What I Wish My Younger Content Professional Self Knew

Shelby Hill is Associate Director of Editorial Services at Skyword.

This industry of ours is so new that it might just be able to drink legally. Seriously, Wikipedia -- yes, I used it as a source, and my college professors just rolled their eyes -- claims the phrase “content marketing” was first used in 1996.

Although the practice of using content to market a business goes back much further than the ‘90s (check out this cool infographic), content marketing as we know it is always changing and growing. There’s so much a seasoned content professional has learned in just a few years; and with a decade under your belt, you’re practically an expert.

So whether you’re just starting out in this field, or you’ve been around the block a time or two, take a look at what 10 accomplished industry pros (and I) have to say:

On Career

Get over your imposter syndrome. Everyone – from that senior executive to those so-called gurus – is still figuring this whole ‘content’ thing out because the space is evolving so incredibly fast. So, be more confident, take more risks, trust your gut, and know that the creative ideas you were terrified to share in a meeting or present to a big client are actually the ones that will be most successful for the company and rewarding for yourself.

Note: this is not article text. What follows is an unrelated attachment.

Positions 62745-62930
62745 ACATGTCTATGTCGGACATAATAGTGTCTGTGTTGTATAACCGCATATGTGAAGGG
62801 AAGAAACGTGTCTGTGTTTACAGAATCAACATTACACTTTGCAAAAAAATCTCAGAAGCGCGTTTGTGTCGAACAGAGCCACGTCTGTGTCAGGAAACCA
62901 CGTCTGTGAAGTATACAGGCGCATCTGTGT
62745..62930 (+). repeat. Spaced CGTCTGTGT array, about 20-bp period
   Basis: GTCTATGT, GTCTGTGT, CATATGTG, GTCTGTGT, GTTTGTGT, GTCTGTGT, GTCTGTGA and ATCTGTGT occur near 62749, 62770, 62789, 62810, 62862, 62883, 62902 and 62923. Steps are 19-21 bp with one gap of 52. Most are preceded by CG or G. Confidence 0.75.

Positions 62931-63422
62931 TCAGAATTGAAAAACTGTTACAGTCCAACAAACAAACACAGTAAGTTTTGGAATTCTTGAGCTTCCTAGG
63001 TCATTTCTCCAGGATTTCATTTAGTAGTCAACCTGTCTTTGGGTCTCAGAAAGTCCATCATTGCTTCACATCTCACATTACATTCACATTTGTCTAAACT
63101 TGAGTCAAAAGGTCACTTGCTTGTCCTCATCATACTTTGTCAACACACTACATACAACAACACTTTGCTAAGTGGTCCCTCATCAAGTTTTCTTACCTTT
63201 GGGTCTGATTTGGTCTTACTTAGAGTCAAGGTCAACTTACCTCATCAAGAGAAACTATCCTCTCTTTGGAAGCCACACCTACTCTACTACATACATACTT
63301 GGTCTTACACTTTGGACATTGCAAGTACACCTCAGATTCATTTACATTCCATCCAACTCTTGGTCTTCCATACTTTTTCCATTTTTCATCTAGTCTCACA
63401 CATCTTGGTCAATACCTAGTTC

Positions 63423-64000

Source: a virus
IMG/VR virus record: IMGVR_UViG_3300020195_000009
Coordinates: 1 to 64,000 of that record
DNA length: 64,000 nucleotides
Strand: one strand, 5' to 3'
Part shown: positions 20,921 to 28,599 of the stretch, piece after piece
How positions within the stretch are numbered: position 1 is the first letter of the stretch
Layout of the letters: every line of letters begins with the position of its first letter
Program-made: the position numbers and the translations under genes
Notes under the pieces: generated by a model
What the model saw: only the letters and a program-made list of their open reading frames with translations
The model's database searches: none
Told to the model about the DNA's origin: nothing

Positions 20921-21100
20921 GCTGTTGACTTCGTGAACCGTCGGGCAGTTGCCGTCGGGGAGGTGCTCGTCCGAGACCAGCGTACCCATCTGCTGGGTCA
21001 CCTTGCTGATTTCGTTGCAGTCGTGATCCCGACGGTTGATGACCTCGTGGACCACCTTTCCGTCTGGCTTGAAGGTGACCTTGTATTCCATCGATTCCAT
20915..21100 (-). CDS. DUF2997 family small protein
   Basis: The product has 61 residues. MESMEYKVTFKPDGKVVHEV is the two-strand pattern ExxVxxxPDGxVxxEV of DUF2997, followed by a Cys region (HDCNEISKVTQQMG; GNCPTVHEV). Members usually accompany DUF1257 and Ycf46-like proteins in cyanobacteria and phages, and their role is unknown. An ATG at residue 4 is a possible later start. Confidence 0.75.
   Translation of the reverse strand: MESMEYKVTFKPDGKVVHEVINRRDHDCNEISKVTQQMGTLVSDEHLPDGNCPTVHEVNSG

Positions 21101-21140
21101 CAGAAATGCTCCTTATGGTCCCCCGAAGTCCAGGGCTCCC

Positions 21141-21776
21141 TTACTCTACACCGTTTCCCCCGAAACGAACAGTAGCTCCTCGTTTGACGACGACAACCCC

— Katelyn Holbrook, Co-Executive Director of Boston Content and SVP of Version 2.0 Communications
Be less concerned with money and promotion, and more concerned with becoming an expert in your field. Don’t learn enough just to get by, get promoted, or earn a raise…Become an expert in your craft. Soak in every learning opportunity like a sponge. Knowledge is power. The money will follow.
— Kate Westervelt, Director of Content Strategy at Purple Carrot
Be curious. Ask questions and don’t limit yourself to what you think is required of you based on your job description. Also, don’t be afraid to challenge or push back on the way something’s always been done…Challenge yourself to get out of that ‘day to day’ mindset and consider how your contribution is impacting not only your team or department, but the organization as a whole, and what small adjustments could have a major impact.
— Mary Austin Williams, Editor-in-Chief of the Boston Content blog and Managing Editor at CommunityCo
I wish my younger content professional self knew the importance of measurement. Content is one of the hardest budget lines to measure ROI. By learning that struggle early and finding clever ways to justify the spend to management, you’ll have more success (and more money).
— Jessica Marble, Marketing Manager at Care@Work, a division of Care.com
Never stop networking; never quit your side hustle; never stop take your finger off the pulse of the industry. It’s easy to get tunnel vision in a single job and forget the bigger picture: your career. But by doing those three things you’ll become a better content professional for your current company and for your future. It’s a win-win.
— Shelby Hill, Associate Director of Editorial Services at Skyword and contributor to the Boston Content blog